A more detailed report can be found in the May 2020 Newsflash and a full copy of the judgement, which makes for enlightening reading, can be found at:-

Many thanks to all those members who submitted ‘proxies’ and to those who attended the virtual meeting.

2. Expropriation without compensation (EWC).

The latest version of the expropriation bill is open for public comment – and will remain so until 10 February 2021. The easiest way to ‘have-your-say’ is to click on the following link:

In addition to accepting your comments on the proposed bill, the “Dear South Africa” web site also:-
2.1 Summarises the purpose of the bill;
2.2 Has the full details of the bill together with videos explaining it;
2.3 Allows you to see (anonymously) comments made by other people; and
2.4 Shows the history of the process to amend the constitution to enable EWC.
We strongly urge you to visit the web site and, as a minimum, read the history and a summary of the details. Knowing the process, together with having some feeling for how the draconian conditions, as originally proposed, have been diluted over time might give hope that sanity will eventually prevail and that we shall not go the same way as Zimbabwe.

This draft bill details the circumstances, as follows, when land may be expropriated without compensation:-

2.1 Where the land is not being used and the owner’s main purpose is not to develop the land or use it to generate income, but to benefit from an appreciation of its market value;

2.2 Where an organ of state holds land that it is not using for its core functions and is not reasonably likely to require the land for its future activities in that regard, and the organ of state acquired the land for no consideration;

2.3 Where an owner has abandoned the land by failing to exercise control over it – notwithstanding registration of ownership in terms of the Deeds Registries Act;

2.4 Where the market value of the land is equivalent to, or less than, the present value of direct state investment or subsidy in the acquisition and beneficial capital improvement of the land; and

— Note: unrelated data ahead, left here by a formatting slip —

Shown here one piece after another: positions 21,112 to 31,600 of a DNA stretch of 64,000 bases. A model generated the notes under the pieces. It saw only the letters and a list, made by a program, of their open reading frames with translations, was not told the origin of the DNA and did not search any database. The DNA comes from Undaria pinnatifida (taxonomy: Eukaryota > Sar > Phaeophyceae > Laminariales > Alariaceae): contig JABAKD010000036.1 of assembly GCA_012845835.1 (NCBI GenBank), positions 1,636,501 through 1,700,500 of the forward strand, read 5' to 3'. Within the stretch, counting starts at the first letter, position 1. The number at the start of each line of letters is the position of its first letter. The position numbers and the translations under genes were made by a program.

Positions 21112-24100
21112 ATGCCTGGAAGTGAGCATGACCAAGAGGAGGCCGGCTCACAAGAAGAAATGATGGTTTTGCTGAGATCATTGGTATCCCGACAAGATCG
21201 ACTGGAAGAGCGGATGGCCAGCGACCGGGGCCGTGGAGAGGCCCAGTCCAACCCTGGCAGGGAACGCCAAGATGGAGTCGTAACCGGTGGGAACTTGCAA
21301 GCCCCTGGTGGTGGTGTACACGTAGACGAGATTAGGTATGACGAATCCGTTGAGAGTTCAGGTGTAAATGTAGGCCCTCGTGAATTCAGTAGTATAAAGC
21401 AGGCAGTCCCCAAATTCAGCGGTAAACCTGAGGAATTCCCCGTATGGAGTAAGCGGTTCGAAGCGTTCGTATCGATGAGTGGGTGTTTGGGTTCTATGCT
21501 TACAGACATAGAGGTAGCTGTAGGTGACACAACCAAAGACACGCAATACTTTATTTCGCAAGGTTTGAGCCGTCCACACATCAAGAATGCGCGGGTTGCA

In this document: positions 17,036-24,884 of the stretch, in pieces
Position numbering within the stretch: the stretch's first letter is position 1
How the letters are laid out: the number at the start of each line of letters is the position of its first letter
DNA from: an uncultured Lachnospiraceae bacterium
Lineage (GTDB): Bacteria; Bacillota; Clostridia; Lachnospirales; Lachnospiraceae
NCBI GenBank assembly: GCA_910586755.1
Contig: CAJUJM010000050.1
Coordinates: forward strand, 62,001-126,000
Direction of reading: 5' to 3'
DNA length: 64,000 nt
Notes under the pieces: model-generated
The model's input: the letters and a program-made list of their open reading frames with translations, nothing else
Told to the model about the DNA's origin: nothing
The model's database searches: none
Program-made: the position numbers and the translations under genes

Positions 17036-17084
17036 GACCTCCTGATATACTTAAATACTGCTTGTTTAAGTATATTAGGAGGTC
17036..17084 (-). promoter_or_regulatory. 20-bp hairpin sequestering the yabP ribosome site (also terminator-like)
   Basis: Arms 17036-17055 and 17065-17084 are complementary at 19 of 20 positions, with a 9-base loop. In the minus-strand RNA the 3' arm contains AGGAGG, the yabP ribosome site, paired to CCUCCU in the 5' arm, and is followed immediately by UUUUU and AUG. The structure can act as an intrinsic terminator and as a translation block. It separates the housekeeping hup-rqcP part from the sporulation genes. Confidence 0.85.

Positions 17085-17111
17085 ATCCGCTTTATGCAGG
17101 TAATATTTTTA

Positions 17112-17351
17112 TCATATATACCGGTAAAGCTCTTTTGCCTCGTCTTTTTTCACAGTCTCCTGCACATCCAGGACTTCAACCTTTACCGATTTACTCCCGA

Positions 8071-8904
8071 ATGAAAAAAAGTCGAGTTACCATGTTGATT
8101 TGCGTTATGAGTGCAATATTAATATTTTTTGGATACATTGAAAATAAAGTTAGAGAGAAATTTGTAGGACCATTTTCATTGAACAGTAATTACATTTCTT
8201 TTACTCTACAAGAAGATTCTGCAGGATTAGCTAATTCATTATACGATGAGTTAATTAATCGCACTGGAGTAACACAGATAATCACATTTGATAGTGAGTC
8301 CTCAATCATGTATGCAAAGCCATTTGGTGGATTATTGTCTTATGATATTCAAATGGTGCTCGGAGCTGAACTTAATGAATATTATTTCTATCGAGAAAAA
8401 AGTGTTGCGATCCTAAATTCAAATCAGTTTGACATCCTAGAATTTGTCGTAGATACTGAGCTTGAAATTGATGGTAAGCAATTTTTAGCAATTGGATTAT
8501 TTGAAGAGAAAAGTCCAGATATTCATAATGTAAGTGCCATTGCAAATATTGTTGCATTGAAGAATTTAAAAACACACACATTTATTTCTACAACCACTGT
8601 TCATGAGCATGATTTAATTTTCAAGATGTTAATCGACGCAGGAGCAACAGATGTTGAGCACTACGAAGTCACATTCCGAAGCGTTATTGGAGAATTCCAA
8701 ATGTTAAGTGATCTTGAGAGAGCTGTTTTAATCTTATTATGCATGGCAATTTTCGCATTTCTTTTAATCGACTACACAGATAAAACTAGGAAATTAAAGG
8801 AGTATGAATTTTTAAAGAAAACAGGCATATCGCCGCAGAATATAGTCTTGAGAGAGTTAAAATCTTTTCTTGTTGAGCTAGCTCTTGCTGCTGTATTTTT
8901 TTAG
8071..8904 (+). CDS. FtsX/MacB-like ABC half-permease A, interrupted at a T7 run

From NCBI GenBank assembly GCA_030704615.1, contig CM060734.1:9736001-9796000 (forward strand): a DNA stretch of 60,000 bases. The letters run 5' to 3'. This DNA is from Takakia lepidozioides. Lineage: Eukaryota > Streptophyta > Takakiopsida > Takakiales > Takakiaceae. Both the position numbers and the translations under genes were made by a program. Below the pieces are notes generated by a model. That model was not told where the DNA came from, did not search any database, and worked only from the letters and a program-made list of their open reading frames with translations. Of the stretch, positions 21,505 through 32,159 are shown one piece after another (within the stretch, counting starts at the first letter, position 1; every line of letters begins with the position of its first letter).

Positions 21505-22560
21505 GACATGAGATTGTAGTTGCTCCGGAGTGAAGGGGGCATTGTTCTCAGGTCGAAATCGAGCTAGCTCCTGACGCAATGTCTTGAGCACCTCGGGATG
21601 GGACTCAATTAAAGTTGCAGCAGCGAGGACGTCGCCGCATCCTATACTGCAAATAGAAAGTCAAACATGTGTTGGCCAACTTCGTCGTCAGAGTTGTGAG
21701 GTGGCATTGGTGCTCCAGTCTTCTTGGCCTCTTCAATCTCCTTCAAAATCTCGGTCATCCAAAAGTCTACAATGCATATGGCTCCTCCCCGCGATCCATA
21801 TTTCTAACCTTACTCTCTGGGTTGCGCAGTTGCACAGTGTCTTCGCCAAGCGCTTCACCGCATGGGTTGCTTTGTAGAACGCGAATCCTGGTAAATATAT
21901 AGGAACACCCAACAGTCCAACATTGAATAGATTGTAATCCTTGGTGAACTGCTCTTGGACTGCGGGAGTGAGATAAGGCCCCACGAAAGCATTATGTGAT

2.5 When the nature or condition of the property poses a health, safety or physical risk to persons or other property.

The bill also details the circumstances when it may be just and equitable for nil compensation to be paid. However it does not appear to be prescriptive but instead provides that the amount of compensation will be determined by the courts giving consideration to the following factors:-

  • The current use of the property;
  • The history of the acquisition and use of the property;
  • The market value of the property;
  • The extent of direct state investment and subsidy in the acquisition and beneficial capital improvement of the property; and
  • The purpose of the expropriation.

A legal insight into the new draft can be found at:-

Other reports on the bill can be found at:-    and

At time of writing (21 December 2020) less than 20 thousand comments had been received. In view of the small amount of effort it actually takes to have a say on something so important, this number is dismal.

3. Questions arising from the AGM together with answers thereto.

3.1 Question/Comment
Hi Pedro 
Did you get a quorum last night? I was on the zoom as Barry.

Kind regards / Vriendelike Groete
Barry  (Barry Buys)

3.1 Answer/Reply
“Yes”, thanks Barry. We achieved a ‘full’ quorum. In fact we were covered in any case as the constitution (clause 6.6) makes provision for a reduced quorum where the meeting is postponed due to the absence of a quorum at the original meeting – as follows:-
“The quorum for any General Meeting shall be twenty-five per centum (25%) of the total Members of the LCAG entitled to vote. If within fifteen (15) minutes of the time fixed for any General Meeting a quorum is not present, the meeting shall stand adjourned to the same day and time in the week following (and if that day is a Public Holiday then to the next succeeding weekday). At such adjourned meeting the members present shall form a quorum”